The first thing that crosses one's mind when he thinks of Mitchell Johnson is pace. Raw pace. And bounce. However, the retired Australian speedster, who used to terrify batsmen the world over, has revealed in his autobiography that he had mellowed down considerably after former teammate Phil Hughes' death, and "felt sick" when he hit India's Virat Kohli on the head during the Adelaide Test in 2014.
A pall of gloom had descended over the Adelaide Oval as India and Australia took the field only a few days after Hughes' death. Struck on the neck by a nasty bouncer during a Sheffield Shield match in Sydney on 25 November 2014, Hughes died in hospital two days later. That horrible incident changed a lot of things, Johnson revealed, adding that he was unnerved when his bouncer crashed into Kohli's helmet, according to a report in SportsKeeda.
"It was my job to intimidate batsmen. To bowl short and fast. To make them play from the fear of being hit by the ball," Johnson wrote in his autobiography, Resilent, which was released on Monday. However, after the bouncer to Kohli, he couldn't drop the ball short with any kind of conviction, the speedster added. The tragedy that befell his beloved former Australia teammate apparently kept haunting him.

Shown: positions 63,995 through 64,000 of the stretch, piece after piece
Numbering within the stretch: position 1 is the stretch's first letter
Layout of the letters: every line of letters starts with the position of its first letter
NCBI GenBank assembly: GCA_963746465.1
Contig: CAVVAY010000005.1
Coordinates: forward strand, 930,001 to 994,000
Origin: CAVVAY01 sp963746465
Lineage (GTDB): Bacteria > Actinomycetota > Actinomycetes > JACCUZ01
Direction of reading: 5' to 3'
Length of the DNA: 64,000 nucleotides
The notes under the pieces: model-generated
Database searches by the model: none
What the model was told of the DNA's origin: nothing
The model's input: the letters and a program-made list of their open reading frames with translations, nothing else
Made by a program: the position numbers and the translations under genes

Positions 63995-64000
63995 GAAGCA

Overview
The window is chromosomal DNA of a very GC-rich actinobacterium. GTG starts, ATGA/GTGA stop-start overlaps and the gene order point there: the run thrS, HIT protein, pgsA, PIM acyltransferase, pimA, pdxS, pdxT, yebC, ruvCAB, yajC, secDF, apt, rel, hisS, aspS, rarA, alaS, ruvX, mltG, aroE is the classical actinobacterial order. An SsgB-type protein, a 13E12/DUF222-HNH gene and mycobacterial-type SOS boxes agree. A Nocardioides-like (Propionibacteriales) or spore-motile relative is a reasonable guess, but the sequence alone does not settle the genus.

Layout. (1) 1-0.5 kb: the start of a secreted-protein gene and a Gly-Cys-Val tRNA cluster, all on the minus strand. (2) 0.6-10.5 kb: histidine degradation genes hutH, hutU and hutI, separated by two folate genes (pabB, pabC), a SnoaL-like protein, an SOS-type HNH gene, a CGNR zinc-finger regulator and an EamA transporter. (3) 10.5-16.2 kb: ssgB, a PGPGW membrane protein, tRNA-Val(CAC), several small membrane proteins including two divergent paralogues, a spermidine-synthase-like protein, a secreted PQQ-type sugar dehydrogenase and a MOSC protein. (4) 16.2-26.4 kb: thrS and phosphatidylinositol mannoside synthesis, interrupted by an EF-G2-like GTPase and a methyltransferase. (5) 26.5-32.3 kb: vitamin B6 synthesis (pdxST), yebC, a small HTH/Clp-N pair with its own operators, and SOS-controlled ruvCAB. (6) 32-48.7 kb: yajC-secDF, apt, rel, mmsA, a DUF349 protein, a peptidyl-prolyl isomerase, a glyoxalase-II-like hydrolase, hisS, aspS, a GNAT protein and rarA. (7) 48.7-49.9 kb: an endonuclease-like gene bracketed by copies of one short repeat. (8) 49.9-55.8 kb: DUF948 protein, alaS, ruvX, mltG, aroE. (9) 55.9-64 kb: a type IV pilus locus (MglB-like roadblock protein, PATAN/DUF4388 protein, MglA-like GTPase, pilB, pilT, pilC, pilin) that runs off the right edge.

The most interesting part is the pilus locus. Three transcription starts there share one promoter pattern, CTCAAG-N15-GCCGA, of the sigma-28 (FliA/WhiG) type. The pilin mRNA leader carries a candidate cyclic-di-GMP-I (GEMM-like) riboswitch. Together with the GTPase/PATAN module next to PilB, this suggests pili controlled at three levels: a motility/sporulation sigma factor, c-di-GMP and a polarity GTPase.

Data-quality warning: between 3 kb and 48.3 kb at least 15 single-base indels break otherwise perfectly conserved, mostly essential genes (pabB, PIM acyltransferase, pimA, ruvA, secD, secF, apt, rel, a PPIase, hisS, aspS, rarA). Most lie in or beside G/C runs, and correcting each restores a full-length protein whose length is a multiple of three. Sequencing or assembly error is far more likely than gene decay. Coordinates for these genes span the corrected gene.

Johnson, who was feeling good about his cricket till the Hughes incident, admitted that he was never the same bowler after that, and that it was hard to love the game or play it the same way in which he had when Hughes was alive.
"I wrestled with the fact that it could have been me. I wasn’t scared of being hurt; I was terrified that it could have been me that hurt him," Johnson wrote, adding that he found it difficult to look at Hughes' picture which was put up in the dressing room ahead of the Adelaide Test against India.
The former Aussie pacer revealed that he used to pepper Hughes with short balls during nets, and felt a deep sense of guilt after the 25-year-old batsman's death. He recalled how he had once taken out all his frustrations on Hughes with a barrage of short-pitched deliveries during nets. "...the memory of that session filled me with dread," Johnson admitted.
Hughes' demise had deeply scarred the Australian players, and it was not a coincidence that a few of them left cricket gradually after that, according to Johnson.
The paceman retired from all forms of cricket in November 2015, with 313 Test and 239 ODI wickets. Michael Clarke and Shane Watson then followed Johnson into the sunset.